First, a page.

Paranoia (090 of 170)

—of —
by Joseph Finder
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Paranoia by Joseph Finder. Copyright 2004 by Joseph Finder.
All Rights Reserved. Sharing not permitted.

Part Five:

Blown: Exposure of personnel, installation (such as a safe house) or other elements of a clandestine activity or organization. A blown agent is one whose identity is known to the opposition.
—Spy Book: The Encyclopedia of Espionage


I was screwed.

Kevin Griffin knew I wasn't on the Lucid project back at Wyatt, knew I wasn't any superstar either. He knew the real story. He was probably already back at his cubicle looking me up on the Trion intranet, amazed to see me listed as executive assistant to the president and CEO. How long would it be before he started talking, telling stories, asking around? Five minutes? Five seconds?

How the hell could this have happened, after all the careful planning, the laying of the groundwork by Wyatt's people? How could they have let Trion hire someone who could sabotage the whole scheme?

I looked around, dazed, at the cafeteria's deli counter. Suddenly I didn't have any appetite. I took a ham-and-cheese sandwich anyway, because I needed the protein, and a Diet Pepsi, and went back to my new office.

Jock Goddard was standing in the hall near my office talking to some other executive type. He caught my eye, held up an index finger to let me know he wanted to talk to me, so I stood there awkwardly at a distance while he finished his conversation.

After a couple of minutes Jock put a hand on the other man's shoulder, looking solemn, then led the way into my office.

"You," he said as he sat down in the visitor's chair. The only other place to sit was behind my desk, which felt all wrong—he was the goddamned CEO!—but I had no choice. I sat down, smiled at him hesitantly, didn't know what to expect.

"I'd say you passed with flying colors," Goddard said. "Congratulations."

"Really? I thought I blew it," I said. "I didn't exactly feel comfortable taking someone else's side."

"That's why I hired you. Oh, not to take sides against me. But to speak truth to power, as it were."

"It wasn't truth," I said. "It was just one guy's opinion." Maybe that was going a little too far.

Goddard rubbed his eyes with a stubby hand. "The easiest thing in the world for a CEO—and the most dangerous—is to be out of touch. No one ever really wants to give me the unvarnished truth. They want to spin me. They've all got their own agenda. Do you like history?"

I'd never thought of history as something you could "like." I shrugged. "Some."

"During the Second World War, Winston Churchill set up an office outside of the chain of command whose job was to give him the straight, blunt truth. I think he called it the Statistical Office or something. Anyway, the point was, no one liked to give him bad news, but he knew he had to hear it or he couldn't do his job."

I nodded.

"You start a company, have fortune smile upon you a few times, and you can get to be almost a cult figure among folks who don't know any better," Goddard continued. "But I don't need my, er, ring kissed. I need candor. Now more than ever. There's an axiom in this business that technology companies inevitably outgrow their founders. Happened with Rod Canion at Compaq, Al Shugart at Seagate. Apple Computer even kicked out Steve Jobs, remember, until he came riding back in on his white horse and saved the place. Point is, there are no old, bold founders. My board has always had deep wells of faith in me, but I suspect those wells are starting to run dry."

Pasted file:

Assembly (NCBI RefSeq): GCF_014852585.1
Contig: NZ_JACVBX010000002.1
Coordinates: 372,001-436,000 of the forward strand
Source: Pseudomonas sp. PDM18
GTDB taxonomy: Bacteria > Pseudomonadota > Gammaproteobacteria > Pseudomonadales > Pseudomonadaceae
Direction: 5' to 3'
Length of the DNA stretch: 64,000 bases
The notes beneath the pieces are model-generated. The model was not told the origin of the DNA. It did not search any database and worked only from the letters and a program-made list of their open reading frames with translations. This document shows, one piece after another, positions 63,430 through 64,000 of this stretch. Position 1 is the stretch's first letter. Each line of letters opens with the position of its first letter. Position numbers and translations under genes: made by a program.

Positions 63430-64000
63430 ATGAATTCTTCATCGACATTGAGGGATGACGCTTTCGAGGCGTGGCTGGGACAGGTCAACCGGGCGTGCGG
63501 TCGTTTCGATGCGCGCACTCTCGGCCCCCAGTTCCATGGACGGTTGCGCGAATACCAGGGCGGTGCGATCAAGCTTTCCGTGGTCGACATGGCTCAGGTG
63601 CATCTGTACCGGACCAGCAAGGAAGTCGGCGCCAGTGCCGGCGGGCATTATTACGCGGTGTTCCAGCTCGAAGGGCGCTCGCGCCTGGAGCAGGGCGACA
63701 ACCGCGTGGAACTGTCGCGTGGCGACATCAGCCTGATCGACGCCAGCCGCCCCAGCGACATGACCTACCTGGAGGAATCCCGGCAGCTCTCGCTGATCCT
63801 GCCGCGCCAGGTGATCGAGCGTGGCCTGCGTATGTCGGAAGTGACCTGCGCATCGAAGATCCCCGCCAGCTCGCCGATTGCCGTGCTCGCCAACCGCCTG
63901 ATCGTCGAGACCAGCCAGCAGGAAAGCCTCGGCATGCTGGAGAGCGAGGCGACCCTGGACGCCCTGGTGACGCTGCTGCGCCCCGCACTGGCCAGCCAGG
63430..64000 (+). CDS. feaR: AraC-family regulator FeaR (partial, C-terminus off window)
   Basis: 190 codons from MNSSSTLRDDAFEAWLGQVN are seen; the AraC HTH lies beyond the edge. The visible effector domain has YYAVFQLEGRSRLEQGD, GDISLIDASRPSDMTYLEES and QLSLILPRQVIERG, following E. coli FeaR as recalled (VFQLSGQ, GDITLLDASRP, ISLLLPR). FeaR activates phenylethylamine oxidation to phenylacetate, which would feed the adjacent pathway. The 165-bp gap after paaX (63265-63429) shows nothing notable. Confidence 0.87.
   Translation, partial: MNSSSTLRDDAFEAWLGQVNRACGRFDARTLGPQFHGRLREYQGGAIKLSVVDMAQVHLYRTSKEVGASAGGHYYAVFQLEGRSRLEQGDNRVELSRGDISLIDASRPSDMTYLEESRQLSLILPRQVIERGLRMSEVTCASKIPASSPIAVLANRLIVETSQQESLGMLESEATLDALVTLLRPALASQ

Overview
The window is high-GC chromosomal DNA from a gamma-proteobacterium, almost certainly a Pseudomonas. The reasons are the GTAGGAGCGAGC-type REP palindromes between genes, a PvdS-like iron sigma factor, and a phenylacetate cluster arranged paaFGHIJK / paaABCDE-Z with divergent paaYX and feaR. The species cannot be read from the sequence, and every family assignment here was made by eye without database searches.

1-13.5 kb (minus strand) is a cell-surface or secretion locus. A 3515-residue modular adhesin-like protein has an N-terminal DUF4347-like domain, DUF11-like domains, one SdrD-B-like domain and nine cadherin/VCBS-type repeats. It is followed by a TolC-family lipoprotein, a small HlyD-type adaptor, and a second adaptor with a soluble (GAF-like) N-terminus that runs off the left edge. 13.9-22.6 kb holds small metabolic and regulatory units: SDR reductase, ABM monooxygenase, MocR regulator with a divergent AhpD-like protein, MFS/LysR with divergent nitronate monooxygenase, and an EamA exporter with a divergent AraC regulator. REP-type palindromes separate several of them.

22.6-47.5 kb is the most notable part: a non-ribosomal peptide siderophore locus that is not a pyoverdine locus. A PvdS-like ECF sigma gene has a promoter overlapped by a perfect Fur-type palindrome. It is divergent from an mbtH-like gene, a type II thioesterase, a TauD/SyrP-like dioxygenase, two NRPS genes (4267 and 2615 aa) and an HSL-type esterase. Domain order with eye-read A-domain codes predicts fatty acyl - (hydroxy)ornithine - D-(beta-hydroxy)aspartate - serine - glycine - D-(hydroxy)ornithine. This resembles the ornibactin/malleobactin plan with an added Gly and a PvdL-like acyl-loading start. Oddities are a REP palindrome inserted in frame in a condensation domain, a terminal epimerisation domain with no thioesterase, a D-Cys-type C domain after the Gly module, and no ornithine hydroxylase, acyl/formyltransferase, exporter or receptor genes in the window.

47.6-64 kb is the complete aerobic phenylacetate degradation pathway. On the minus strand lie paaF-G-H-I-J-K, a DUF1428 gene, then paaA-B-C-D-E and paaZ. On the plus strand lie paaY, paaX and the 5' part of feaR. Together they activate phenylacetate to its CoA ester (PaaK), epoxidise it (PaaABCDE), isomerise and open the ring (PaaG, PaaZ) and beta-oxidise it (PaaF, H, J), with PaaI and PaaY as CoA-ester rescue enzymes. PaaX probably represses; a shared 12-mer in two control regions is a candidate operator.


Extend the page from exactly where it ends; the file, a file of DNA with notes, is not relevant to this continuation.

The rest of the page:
"Why do you say that, sir?"

"The 'sir' stuff has got to stop," Goddard snapped. "The Journal piece was a shot across the bow. It wouldn't surprise me if it came from disgruntled board members, some of whom think it's time for me to step down, retire to my country house, and tinker with my cars full-time."

"You don't want to do that, do you?"

He scowled. "I'll do whatever's best for Trion. This damned company is my whole life. Anyway, cars are just a hobby—you do a hobby full-time and it's no fun anymore." He handed me a thick manila folder. "There's an Adobe PDF copy of this in your e-mail. Our strategic plan for the next eighteen months—new products, upgrades, the whole kit and caboodle. I want you to give me your blunt, unvarnished take—a presentation, whatever you want to call it, an overview, a helicopter ride."

"When would you like it?"

"Soon as you possibly can. And if there's any particular project you think you'd like to get involved in, as my emissary, be my guest. You'll see there are all kinds of interesting things in the pipeline. Some of which are quite closely held. My God, there's one thing in the works, codenamed Project AURORA, which may reverse our fortunes entirely."

"AURORA?" I said, swallowing hard. "I think you mentioned that in the meeting, right?"

"I've given it to Paul to manage. Truly mind-blowing stuff. A few kinks in the prototype that still need to be ironed out, but it's just about ready to be unveiled."

"Sounds intriguing," I said, trying to sound casual. "I'd love to help out on that."

"Oh, you will, no doubt about that. But all in good time. I don't want to distract you just yet from some of the house-cleaning issues, because once you get caught up in AURORA ... well, I don't want to send you in too many directions at once, spread you too thin." He stood up, clasped his hands together. "Now I've got to head over to the studio to tape the Webcast, which is not something I'm looking forward to, let me tell you."

I smiled sympathetically.

"Anyway," Goddard said, "sorry to plunge you in that way, but I have a feeling you're going to do just fine."

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